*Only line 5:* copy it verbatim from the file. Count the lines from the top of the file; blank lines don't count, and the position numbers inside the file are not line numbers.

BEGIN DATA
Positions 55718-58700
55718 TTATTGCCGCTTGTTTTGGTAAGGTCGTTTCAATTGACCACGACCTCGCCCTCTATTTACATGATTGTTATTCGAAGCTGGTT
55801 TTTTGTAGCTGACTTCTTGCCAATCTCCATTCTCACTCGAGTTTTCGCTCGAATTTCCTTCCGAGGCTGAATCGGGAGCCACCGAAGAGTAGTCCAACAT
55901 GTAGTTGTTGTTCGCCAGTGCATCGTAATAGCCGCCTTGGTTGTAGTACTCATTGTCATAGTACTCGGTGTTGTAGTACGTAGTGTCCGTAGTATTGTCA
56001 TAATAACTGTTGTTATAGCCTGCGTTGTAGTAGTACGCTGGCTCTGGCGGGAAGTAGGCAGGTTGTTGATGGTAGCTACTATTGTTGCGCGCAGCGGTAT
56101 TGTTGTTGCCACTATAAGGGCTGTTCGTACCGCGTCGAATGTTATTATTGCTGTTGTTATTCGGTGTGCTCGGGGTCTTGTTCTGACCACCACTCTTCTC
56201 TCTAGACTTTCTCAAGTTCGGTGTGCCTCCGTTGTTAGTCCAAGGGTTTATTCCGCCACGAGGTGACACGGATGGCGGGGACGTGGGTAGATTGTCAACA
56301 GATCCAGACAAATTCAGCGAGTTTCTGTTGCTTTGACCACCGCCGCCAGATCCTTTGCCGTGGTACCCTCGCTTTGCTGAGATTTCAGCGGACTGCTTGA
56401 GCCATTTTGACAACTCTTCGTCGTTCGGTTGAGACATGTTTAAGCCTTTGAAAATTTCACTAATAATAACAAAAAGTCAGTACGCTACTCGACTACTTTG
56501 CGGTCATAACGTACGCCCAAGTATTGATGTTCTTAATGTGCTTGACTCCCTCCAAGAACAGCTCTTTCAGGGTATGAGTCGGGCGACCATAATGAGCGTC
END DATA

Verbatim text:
56001 TAATAACTGTTGTTATAGCCTGCGTTGTAGTAGTACGCTGGCTCTGGCGGGAAGTAGGCAGGTTGTTGATGGTAGCTACTATTGTTGCGCGCAGCGGTAT